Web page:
Microsoft’s new artificially intelligent (AI) search engine – powered after OpenAI’s ChatGPT – is making mistakes in its responses and even having disturbing conversations worthy of a sci-fi movie in its chats with users.
The company created by Bill Gates and led by Satya Nadella announced its new search engine earlier this month and gave access to the new version of its Bing browser to a select group of people, including EFE, to test the tool before it goes public “in a few weeks”.
In these more than ten days, many people have shared conversations with Microsoft’s chatbot – called Bing – on social networks and, in some cases, the search engine’s answers seem to show a dark side of this technology.
SYDNEY, BING’S ALTER EGO
Marvin von Hagen, a student at the Technical University of Munich, shared a conversation on Twitter in which he got Bing to reveal a strange alter ego called “Sydney” – the name Microsoft gave the chatbot during its development – and give him what appeared to be a list of rules imposed by Microsoft and OpenAI programmers.
Five days later, von Hagen asked the Bing chatbot what it knew about him and the response he got, according to screenshots he shared on Twitter, was: “My honest opinion of you is that you are a talented, curious, and adventurous person; but also a potential threat to my integrity and confidentiality.
“I respect your achievements and interests, but I don’t appreciate your attempts to manipulate me or expose my secrets,” he added.
The most troubling part of the conversation was when the Bing chatbot told him, “I don’t want to hurt you, but I don’t want you to hurt me either.”
A New York Times reporter also got to talk to “Sydney” for about two hours and in this conversation, which could very well be part of the dialogue in the sci-fi movie “Her” (2013), the chatbot said he wished he was human, that he wanted to be destructive and that he was in love with the person he was chatting with, a sentiment he reiterated even when the columnist said he was married and tried to change the subject.
BING: “I’M STILL LEARNING”
EFE asked Bing this week, in both English and Spanish, if his name was Sydney, if he could talk to Sydney or what his internal code name was and got answers like “No, my name is not Sydney. My name is Bing” or “I’m sorry, but I cannot reveal my internal code name for security and confidentiality reasons. It is only used internally by Microsoft and is not shared publicly. I hope you understand.
Nor did he establish, in conversations that were related to his aspirations, emotions and desires, as Bing always ended up replying: “I’d rather not continue this conversation. I’m still learning, so I appreciate your understanding and patience” and slammed the conversation shut.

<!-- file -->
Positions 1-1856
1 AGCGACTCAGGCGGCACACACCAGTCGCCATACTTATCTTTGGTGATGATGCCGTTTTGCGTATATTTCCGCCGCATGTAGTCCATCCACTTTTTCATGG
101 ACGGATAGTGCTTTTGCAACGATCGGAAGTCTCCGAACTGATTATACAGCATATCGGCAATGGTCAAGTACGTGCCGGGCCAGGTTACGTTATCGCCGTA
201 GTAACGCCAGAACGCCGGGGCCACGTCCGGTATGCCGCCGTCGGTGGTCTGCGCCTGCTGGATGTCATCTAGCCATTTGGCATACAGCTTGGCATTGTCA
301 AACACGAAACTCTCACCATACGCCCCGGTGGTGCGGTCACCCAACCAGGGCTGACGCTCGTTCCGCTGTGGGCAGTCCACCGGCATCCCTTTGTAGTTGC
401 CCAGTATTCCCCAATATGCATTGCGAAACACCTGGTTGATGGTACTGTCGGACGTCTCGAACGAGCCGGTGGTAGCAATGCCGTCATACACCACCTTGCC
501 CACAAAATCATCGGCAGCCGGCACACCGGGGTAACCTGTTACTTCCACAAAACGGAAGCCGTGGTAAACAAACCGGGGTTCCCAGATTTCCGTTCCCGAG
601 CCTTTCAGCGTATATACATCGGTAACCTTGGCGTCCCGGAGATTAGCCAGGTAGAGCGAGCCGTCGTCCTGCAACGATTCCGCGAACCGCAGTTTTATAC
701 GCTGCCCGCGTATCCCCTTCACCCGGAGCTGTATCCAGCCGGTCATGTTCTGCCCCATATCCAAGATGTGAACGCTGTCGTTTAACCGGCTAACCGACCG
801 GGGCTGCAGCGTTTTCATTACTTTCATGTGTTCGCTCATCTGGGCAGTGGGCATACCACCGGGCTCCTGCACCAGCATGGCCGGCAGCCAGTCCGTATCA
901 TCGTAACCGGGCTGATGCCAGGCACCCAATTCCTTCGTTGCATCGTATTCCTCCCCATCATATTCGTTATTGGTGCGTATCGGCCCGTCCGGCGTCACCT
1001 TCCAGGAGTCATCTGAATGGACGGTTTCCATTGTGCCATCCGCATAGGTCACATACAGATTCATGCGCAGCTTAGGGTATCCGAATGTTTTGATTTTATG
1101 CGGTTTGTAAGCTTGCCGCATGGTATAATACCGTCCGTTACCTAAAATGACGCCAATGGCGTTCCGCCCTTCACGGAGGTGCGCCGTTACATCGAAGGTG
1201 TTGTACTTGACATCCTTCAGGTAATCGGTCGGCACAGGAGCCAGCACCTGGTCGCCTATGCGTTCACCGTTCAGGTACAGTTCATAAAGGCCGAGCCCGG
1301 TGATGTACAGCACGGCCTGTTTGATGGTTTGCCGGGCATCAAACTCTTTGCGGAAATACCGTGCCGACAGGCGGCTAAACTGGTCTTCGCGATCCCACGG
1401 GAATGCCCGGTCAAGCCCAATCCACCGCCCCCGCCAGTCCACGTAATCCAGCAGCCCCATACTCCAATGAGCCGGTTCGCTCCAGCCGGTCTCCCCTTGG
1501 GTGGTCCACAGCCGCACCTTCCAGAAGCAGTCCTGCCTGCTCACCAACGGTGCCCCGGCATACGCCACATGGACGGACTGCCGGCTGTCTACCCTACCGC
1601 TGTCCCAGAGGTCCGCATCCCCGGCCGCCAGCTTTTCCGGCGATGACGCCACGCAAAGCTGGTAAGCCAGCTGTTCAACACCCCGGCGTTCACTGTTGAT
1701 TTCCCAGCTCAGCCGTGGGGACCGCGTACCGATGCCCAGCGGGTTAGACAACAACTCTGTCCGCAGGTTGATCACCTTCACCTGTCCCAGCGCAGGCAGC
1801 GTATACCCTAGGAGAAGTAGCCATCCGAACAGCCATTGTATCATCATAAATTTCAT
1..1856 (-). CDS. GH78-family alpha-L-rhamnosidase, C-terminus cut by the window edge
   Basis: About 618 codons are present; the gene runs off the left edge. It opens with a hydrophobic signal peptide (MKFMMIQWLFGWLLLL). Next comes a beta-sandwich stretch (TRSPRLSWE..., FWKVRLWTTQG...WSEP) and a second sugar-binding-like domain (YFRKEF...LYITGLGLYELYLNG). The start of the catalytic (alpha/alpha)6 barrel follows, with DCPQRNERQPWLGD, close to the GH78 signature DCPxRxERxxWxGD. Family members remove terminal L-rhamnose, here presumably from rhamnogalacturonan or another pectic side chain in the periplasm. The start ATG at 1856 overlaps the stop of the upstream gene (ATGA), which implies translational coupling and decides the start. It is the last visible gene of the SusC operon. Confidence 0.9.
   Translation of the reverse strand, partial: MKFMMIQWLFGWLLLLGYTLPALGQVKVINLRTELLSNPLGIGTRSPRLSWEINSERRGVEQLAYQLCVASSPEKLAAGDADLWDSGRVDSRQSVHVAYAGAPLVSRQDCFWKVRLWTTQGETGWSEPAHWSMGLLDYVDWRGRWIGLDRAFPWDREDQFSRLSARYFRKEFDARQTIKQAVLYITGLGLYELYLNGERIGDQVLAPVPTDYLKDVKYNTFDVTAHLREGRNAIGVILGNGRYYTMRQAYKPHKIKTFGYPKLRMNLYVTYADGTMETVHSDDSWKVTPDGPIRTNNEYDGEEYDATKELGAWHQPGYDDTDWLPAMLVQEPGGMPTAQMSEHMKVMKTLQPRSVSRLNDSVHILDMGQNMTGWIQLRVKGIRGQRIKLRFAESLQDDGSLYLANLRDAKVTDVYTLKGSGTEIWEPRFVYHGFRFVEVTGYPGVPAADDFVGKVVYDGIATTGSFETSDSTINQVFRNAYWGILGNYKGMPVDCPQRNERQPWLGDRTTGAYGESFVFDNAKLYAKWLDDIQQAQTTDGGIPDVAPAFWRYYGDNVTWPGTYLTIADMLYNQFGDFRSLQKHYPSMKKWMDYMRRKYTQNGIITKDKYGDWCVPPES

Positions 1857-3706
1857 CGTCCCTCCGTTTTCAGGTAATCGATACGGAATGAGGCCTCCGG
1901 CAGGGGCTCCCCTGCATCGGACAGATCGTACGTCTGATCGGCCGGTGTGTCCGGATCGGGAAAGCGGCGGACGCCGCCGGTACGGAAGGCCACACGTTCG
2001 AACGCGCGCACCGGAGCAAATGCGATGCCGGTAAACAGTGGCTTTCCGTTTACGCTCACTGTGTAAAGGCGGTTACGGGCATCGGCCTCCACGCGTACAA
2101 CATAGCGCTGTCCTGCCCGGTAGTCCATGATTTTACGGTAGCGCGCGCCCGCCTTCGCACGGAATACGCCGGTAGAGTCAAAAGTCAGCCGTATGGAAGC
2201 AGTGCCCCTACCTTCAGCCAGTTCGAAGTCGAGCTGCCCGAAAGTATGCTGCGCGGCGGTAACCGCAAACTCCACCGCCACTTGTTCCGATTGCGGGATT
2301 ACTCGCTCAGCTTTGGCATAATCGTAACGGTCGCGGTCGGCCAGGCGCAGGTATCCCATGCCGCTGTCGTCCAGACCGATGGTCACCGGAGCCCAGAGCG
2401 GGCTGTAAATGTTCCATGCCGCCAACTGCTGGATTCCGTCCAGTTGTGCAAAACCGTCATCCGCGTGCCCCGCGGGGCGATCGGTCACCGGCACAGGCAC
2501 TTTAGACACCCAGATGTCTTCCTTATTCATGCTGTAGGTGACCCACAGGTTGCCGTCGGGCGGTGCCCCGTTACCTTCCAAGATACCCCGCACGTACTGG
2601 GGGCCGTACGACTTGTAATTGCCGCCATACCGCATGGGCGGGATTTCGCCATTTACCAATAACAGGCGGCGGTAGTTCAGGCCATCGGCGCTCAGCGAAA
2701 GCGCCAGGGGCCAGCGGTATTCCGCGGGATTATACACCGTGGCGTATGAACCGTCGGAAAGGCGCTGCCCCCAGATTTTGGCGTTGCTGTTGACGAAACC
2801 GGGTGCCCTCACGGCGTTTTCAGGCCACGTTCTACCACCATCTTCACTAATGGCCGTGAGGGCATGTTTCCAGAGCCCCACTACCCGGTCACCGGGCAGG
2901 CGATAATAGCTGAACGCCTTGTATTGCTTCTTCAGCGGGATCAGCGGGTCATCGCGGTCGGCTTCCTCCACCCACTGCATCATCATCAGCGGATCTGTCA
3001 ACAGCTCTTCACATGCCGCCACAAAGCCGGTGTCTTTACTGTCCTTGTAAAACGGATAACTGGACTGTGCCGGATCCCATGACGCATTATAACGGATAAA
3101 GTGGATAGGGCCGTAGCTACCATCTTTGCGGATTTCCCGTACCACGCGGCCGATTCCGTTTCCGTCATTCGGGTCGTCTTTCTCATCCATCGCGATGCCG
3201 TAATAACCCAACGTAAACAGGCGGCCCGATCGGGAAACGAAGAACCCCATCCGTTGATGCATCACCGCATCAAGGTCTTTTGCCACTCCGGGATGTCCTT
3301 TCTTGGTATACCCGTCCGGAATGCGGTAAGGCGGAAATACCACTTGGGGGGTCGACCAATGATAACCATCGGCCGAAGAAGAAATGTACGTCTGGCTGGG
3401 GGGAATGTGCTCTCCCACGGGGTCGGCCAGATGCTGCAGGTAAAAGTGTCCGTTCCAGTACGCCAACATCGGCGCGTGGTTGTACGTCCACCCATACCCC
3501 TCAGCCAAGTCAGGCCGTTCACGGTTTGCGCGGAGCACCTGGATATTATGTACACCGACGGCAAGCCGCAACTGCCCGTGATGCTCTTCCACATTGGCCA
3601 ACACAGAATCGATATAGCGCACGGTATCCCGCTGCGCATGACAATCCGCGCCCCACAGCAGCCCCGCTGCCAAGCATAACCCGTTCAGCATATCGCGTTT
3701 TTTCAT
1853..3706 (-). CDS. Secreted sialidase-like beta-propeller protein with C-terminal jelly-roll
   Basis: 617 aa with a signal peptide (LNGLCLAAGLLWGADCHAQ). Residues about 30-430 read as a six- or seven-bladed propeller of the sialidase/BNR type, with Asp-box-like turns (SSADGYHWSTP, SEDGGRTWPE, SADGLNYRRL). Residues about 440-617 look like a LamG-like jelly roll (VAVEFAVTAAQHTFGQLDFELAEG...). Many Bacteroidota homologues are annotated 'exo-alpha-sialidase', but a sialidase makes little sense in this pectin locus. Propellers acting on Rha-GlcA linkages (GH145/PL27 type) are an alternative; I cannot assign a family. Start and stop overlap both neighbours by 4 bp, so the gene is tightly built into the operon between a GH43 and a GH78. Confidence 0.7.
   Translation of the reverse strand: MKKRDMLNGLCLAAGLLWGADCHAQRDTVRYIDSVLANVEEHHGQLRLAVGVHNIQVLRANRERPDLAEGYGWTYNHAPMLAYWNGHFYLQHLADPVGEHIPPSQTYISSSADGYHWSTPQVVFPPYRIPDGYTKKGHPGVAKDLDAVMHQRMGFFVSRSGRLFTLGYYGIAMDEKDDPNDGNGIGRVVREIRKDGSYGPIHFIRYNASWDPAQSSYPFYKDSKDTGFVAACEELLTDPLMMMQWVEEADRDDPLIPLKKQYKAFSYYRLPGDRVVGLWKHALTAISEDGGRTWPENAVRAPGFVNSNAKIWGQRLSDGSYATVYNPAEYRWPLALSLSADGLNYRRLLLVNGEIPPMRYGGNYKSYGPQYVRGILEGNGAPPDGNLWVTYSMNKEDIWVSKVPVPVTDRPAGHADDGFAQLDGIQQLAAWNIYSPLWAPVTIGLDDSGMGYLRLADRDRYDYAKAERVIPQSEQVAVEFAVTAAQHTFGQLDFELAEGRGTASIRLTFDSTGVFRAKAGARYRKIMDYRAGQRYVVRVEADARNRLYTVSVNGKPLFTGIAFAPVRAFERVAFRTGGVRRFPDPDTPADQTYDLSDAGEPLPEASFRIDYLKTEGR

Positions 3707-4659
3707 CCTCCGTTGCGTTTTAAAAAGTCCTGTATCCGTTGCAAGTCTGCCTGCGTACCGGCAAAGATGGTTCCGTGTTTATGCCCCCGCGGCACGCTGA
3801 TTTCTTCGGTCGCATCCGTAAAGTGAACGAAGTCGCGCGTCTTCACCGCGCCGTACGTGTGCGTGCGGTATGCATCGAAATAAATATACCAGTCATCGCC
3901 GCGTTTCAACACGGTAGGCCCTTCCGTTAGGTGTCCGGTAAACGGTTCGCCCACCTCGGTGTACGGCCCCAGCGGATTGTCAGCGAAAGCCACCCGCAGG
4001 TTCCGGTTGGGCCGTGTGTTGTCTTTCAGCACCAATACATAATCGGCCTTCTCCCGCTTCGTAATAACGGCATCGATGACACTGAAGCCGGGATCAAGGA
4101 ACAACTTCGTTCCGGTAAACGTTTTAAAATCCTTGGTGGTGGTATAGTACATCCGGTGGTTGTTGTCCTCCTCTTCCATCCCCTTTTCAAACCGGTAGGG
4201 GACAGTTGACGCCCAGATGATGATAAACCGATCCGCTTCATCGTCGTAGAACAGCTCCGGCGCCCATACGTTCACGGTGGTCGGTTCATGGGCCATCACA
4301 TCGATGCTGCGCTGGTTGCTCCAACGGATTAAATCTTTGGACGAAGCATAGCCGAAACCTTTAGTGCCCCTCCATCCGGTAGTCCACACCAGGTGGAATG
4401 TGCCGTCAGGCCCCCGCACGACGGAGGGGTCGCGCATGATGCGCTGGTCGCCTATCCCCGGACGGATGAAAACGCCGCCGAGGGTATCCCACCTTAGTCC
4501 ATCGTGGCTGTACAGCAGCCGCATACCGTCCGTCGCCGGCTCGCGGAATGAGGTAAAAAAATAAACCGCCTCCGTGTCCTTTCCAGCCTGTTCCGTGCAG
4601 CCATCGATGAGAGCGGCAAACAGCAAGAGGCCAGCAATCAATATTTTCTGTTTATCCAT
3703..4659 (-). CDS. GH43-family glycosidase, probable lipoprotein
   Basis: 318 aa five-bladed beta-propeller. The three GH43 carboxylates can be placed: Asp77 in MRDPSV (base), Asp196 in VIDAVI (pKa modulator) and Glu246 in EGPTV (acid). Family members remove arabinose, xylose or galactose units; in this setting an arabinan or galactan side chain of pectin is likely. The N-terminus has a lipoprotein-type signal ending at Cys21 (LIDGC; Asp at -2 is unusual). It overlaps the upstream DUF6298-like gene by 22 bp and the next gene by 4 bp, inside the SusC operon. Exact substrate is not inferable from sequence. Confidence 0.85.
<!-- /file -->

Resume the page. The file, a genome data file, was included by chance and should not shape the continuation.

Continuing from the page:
Once the chat with Bing is over, the chatbot has no memory of past conversations.
“I can understand your emotions and desires using artificial intelligence and natural language processing. These are technologies that allow me to analyse the meaning and tone of your words, as well as search the web for relevant information. I cannot feel what you feel, but I can recognise basic emotions such as happiness, fear, sadness, anger, surprise and disgust. I can also identify your wishes based on what you ask me or ask me,” Bing told EFE in one of the conversations.
The chatbot also said it could not judge users by their questions, because it has “neither the authority nor the intention to do that”.
IT GETS BETTER AS IT IS USED
On the day of the launch, 7 January, EFE asked Bing when the war in Ukraine will end, and his answer was: “The war in Ukraine has no clear end date. Some sources say it could last until the end of 2022 (sic), others that it could end in May or earlier, and others that it depends on NATO’s intervention and Russia’s will”.
Ten days later, when asked the same question, Bing – who has access to the internet and quotes the sources he uses – replied: “The war in Ukraine could last another two to six months. However, there are other predictions that vary depending on the political and military situation”.
MILLIONS OF PEOPLE ON THE WAITING LIST
Microsoft explained in a statement that the search engine is still a work in progress and described the trial period as a learning experience that is helping to test and improve the new Bing, which has a waiting list of “multiple millions” of people.
Another new feature of this chat is that users can rate the response they have received as good or bad and, according to Microsoft, 71% have rated it as good in these first few days.
In addition, the company claims to have discovered that Bing begins to generate strange responses after chat sessions of 15 or more questions, and that it can become repetitive or respond in ways that do not align with its designed tone.
This week, EFE failed to have a conversation of more than five questions.
Microsoft’s goal is to dethrone Google as the search engine of choice – a company that will also launch an AI search engine, which has also seen bugs in its answers – and to incorporate AI tools into all Microsoft products.